The dogs' ability to sniff out oil spills beneath snow and ice has been tested and paid for by Shell – and other oil companies and government research organisations – in preparation for the industry's entry into the forbidding Arctic terrain.
The company's oil spill response plan, approved by the interior department last month, calls for a fleet of vessels to be on standby at all times, as well as for the construction of a special capping system that would be able to capture and store up to 80,000 barrels of oil a day.
"Shell and others are looking mainly at technology like advanced radars [and] satellite to detect oil under ice," Smith wrote in an email.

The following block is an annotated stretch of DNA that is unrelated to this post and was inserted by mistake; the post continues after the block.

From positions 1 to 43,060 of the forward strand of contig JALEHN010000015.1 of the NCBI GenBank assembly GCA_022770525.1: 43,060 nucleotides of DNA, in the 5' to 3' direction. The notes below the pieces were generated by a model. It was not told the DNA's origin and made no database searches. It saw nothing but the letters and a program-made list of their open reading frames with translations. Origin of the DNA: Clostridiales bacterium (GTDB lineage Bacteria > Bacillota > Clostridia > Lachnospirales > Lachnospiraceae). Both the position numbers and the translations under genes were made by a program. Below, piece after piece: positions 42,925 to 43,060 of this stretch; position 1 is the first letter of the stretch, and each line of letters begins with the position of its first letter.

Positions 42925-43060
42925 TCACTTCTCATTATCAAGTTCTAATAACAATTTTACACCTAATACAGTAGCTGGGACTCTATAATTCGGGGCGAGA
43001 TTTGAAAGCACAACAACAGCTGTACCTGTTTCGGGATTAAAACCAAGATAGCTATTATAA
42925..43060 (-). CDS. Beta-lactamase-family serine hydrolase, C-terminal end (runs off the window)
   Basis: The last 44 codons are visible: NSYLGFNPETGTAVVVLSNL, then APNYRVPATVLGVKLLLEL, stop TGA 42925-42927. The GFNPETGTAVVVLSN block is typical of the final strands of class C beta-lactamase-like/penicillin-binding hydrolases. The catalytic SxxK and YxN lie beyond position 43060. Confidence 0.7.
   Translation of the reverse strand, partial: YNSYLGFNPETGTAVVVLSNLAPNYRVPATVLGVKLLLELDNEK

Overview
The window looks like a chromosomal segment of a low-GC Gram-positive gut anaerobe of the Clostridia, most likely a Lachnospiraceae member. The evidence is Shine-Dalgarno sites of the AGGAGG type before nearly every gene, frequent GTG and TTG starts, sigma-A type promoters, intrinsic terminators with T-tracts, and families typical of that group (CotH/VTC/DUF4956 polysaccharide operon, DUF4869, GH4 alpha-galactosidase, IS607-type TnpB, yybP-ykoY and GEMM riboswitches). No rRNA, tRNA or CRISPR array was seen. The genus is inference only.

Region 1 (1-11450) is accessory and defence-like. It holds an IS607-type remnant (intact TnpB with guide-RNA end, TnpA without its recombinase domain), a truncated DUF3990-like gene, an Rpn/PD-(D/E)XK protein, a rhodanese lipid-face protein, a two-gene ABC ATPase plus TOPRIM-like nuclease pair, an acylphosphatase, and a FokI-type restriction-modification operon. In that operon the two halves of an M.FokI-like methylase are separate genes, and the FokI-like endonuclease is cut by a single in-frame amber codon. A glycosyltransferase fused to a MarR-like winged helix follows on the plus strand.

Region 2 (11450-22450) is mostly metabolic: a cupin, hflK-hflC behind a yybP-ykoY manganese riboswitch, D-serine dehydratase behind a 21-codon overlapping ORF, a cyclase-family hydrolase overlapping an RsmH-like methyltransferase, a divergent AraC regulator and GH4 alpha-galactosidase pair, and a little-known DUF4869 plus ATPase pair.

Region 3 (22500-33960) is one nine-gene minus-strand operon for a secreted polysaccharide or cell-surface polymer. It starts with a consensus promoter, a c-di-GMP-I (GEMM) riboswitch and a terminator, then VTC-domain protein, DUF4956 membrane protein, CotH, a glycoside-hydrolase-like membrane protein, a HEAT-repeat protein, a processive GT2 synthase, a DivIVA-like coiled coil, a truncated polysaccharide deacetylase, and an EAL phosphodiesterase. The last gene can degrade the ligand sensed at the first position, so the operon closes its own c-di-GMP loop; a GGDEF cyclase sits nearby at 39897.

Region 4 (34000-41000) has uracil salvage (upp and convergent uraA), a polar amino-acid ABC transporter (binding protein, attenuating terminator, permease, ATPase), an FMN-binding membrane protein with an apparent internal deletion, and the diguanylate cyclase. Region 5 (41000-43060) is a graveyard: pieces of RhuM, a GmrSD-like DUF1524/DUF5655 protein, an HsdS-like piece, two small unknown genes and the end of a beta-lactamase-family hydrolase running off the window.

The absence of canine participation is in no way the dogs' fault. The dogs – border collies Jippi and Blues, and dachshund Tara – were able to pick up the scent of oil up to 5km downwind of a spill, the researchers found.
They held up well to long flights, -40C temperatures, and bumpy snowmobile journeys. They were also able to focus on their mission – and did not go tearing off after polar bear or seals, the study said.